What do you do when you have no factual history, or the means to record it?

You can either invent it, which is the creation of storytelling; or you take what you do know and spin it; striving to keep a balance with credibility, whilst giving free rein to your imagination.

This was especially relevant with the Ancient Greeks, where one of the functions of myths was to justify an existing social system and account for traditional rites and customs. Stories about gods and goddesses and heroes and monsters were an important part of everyday life. They explained everything from religious rituals to the weather, and they gave meaning to the world people saw around them.

In Greek mythology, there is no single original text like the Christian Bible that introduces all of the mythsí characters and stories. Instead, the earliest Greek myths were part of an oral tradition that began in the Bronze Age, and their plots and themes unfolded gradually in the written literature of the archaic and classical periods. The poet Homerís 8th-century BC epics, the Iliad and the Odyssey, for example, tell the story of the Trojan War; a (mythical?) Bronze Age conflict between the kingdoms of Troy and Mycenaean Greece which straddles the history and mythology of ancient Greece, and inspired the greatest writers of antiquity, from Homer, Herodotus and Sophocles to Virgil.

Its beauty from a storyteller's perspective is that it can combine the freedom to portray a divine conflict as well as a human one.

Around 700 BC, the poet Hesiodís Theogony offered the first written cosmogony, or origin story, of Greek mythology. The Theogony tells the story of the universeís journey from nothingness (Chaos, a primeval void) to being, and details an elaborate family tree of elements, gods and goddesses who evolved from Chaos and descended from Gaia (Earth), Ouranos (Sky), Pontos (Sea) and Tartaros (the Underworld).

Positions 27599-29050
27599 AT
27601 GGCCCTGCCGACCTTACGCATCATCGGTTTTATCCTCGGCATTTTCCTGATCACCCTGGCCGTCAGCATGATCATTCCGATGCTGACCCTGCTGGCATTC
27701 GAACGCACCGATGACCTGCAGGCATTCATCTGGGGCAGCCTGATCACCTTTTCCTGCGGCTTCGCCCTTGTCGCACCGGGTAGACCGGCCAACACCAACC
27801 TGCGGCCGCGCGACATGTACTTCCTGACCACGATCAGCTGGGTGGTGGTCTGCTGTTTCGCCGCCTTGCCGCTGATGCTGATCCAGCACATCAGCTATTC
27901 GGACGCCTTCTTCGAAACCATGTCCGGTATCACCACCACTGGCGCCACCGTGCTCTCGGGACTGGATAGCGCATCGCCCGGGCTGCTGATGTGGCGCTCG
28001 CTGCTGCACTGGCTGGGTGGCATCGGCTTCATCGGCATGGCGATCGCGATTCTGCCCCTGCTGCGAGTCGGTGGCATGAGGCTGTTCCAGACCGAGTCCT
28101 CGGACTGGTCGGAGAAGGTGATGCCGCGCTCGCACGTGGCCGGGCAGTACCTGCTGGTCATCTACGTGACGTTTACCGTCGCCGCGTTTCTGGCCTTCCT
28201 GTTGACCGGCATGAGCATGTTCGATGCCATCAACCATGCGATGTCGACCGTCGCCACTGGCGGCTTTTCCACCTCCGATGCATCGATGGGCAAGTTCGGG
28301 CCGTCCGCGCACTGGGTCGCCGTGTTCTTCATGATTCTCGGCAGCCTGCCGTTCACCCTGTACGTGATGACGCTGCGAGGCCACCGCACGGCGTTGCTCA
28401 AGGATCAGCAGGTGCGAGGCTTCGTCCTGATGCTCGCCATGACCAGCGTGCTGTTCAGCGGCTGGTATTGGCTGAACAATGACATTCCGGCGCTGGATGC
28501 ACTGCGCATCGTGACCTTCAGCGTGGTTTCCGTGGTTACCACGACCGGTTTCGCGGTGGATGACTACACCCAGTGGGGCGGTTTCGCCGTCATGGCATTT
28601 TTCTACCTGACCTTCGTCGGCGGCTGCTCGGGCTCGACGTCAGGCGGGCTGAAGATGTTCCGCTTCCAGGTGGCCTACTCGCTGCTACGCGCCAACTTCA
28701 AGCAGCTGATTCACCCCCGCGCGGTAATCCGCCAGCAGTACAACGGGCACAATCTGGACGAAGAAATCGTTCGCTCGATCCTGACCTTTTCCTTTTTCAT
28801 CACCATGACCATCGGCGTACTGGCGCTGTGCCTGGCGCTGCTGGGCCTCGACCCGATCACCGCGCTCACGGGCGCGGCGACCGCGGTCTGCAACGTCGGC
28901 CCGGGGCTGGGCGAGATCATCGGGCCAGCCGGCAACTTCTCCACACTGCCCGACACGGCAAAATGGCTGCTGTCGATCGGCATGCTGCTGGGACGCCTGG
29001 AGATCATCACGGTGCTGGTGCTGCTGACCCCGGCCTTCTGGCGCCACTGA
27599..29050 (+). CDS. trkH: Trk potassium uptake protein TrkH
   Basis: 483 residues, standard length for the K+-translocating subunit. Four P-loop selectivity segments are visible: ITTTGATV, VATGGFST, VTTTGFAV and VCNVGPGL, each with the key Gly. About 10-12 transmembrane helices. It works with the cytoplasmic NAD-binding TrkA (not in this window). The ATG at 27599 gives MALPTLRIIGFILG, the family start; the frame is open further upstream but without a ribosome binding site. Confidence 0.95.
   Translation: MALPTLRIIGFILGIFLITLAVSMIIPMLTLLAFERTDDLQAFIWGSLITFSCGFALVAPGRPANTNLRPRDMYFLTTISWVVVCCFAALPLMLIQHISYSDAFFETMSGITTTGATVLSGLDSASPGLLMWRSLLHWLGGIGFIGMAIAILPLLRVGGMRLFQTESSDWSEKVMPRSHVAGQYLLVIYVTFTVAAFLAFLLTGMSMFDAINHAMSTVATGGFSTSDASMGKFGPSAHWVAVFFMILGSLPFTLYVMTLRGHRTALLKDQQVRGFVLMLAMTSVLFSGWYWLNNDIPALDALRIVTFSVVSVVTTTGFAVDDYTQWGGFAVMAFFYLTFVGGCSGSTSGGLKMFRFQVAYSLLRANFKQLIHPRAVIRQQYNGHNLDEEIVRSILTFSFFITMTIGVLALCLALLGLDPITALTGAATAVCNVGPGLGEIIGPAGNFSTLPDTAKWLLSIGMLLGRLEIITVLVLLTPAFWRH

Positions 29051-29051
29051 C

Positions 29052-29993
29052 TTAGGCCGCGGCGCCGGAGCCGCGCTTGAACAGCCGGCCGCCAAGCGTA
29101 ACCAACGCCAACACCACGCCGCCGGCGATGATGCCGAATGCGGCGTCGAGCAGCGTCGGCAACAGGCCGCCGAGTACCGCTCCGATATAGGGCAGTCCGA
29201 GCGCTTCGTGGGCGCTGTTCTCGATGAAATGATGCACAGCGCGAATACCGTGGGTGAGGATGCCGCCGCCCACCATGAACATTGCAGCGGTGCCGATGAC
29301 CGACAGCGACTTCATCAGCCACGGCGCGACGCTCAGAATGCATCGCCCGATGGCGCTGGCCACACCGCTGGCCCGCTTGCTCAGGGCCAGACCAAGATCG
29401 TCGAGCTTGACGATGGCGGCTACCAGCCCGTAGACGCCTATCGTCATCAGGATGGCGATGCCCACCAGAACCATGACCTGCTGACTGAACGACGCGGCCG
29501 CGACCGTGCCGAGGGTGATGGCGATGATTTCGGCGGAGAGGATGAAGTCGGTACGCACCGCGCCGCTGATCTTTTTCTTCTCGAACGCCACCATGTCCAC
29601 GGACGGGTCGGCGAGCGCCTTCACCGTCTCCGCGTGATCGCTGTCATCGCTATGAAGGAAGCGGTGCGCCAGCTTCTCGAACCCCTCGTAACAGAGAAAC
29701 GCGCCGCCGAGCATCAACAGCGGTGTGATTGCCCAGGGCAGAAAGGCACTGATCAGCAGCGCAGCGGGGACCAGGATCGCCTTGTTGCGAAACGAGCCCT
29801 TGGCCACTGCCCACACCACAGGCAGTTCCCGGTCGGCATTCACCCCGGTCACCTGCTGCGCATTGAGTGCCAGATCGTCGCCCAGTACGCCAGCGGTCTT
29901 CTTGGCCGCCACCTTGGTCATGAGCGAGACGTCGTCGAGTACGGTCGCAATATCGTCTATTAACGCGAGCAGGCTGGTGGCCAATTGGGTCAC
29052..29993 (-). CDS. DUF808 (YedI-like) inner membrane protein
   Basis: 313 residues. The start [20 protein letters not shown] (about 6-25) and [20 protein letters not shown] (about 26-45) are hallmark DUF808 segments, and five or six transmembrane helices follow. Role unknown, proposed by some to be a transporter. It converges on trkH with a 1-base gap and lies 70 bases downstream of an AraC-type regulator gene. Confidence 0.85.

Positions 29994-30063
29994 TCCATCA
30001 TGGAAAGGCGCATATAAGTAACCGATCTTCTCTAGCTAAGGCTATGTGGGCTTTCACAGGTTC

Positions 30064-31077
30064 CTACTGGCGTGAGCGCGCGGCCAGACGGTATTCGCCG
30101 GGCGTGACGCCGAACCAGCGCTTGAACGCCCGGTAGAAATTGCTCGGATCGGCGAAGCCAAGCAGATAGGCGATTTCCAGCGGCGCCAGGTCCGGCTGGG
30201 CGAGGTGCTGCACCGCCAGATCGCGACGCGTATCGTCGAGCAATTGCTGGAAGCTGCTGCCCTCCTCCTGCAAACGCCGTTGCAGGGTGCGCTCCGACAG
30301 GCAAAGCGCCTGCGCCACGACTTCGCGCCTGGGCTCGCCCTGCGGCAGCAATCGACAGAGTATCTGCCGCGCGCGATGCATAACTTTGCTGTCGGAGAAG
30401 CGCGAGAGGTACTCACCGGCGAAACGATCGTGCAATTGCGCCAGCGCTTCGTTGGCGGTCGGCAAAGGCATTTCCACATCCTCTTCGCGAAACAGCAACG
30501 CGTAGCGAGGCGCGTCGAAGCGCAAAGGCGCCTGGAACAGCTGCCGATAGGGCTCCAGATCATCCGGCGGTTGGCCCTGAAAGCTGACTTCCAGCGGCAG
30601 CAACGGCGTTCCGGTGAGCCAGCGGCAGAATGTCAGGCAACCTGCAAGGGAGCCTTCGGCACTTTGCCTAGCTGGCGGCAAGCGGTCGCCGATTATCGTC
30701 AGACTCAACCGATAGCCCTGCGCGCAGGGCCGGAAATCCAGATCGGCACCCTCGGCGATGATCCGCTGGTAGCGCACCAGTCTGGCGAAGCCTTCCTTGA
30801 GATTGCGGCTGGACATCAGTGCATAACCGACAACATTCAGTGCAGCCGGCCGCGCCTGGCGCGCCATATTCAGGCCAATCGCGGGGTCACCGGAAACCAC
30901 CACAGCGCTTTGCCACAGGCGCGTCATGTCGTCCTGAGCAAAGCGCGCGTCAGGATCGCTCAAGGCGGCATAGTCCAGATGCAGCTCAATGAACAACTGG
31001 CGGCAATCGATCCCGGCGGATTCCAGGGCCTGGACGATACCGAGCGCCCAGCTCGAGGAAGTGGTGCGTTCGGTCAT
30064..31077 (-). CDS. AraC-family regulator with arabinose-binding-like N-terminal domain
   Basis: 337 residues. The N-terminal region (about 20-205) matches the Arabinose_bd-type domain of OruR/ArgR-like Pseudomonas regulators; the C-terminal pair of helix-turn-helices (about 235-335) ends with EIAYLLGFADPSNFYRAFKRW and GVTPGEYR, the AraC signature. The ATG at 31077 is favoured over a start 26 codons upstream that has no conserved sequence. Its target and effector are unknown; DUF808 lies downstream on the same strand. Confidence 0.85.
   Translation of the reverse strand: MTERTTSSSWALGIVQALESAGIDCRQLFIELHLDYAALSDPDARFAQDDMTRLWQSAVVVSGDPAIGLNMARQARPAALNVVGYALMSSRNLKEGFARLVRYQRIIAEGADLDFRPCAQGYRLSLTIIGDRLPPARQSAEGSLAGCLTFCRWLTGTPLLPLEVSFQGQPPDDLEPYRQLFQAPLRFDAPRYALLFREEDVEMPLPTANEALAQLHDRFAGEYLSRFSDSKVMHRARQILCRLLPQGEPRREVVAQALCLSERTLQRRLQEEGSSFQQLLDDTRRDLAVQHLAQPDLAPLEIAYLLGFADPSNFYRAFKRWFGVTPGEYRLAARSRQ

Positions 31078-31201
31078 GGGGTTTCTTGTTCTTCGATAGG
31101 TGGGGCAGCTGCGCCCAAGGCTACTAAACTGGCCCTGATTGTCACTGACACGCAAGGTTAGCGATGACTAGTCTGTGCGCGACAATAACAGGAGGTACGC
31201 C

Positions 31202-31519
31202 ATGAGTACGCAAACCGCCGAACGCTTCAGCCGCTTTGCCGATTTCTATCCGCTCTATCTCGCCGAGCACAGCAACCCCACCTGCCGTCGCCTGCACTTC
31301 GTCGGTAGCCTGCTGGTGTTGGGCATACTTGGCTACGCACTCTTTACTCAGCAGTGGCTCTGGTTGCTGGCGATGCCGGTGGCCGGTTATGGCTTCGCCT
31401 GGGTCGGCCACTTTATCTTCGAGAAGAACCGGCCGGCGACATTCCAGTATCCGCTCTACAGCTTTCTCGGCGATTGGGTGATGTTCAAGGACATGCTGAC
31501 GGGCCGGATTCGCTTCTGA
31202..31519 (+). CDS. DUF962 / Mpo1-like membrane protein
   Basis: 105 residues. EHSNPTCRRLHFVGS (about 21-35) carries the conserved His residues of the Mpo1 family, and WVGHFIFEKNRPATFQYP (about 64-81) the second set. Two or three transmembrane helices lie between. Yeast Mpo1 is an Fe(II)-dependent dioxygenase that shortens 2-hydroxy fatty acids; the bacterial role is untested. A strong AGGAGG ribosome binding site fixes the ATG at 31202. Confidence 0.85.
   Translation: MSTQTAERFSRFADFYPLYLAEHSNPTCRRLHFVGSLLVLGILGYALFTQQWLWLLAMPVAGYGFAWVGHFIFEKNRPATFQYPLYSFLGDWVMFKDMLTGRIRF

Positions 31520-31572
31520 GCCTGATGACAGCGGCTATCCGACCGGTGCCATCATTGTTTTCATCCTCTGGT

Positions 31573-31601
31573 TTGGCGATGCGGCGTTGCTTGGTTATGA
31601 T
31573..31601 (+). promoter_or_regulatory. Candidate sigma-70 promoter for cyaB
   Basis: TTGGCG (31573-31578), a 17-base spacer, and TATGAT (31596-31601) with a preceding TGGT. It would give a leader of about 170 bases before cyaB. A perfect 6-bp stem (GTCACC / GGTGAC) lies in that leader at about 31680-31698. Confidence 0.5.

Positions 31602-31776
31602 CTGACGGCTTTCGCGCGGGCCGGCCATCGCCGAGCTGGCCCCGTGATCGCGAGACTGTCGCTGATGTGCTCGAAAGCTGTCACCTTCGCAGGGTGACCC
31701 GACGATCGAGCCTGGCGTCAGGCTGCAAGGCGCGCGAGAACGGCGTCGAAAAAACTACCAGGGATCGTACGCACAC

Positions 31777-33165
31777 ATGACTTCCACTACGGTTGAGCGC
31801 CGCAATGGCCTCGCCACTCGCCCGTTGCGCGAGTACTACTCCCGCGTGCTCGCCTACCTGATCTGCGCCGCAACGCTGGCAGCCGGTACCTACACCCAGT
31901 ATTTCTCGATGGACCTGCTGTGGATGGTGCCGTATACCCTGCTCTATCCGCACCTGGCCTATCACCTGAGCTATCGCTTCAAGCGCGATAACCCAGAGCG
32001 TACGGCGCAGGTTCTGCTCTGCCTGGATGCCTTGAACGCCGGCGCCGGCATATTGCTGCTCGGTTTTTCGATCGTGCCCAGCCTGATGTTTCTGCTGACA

Later Greek writers and artists used and elaborated upon these sources in their own work. For instance, mythological figures and events appear in the 5th-century plays of Aeschylus, Sophocles and Euripides.

At the center of this Greek mythology is the pantheon of deities who were said to live on Mount Olympus, the highest mountain in Greece and who ruled every aspect of human life. Olympian gods and goddesses looked like men and women (though they could change themselves into animals and other things) and, interestingly enough, were vulnerable to human foibles and passions.

There were of course older civilizations, but I cannot help but be impressed by the influence the early Greeks had upon so many aspects of Western culture; a combination of two great qualities, intellectualism and humanity.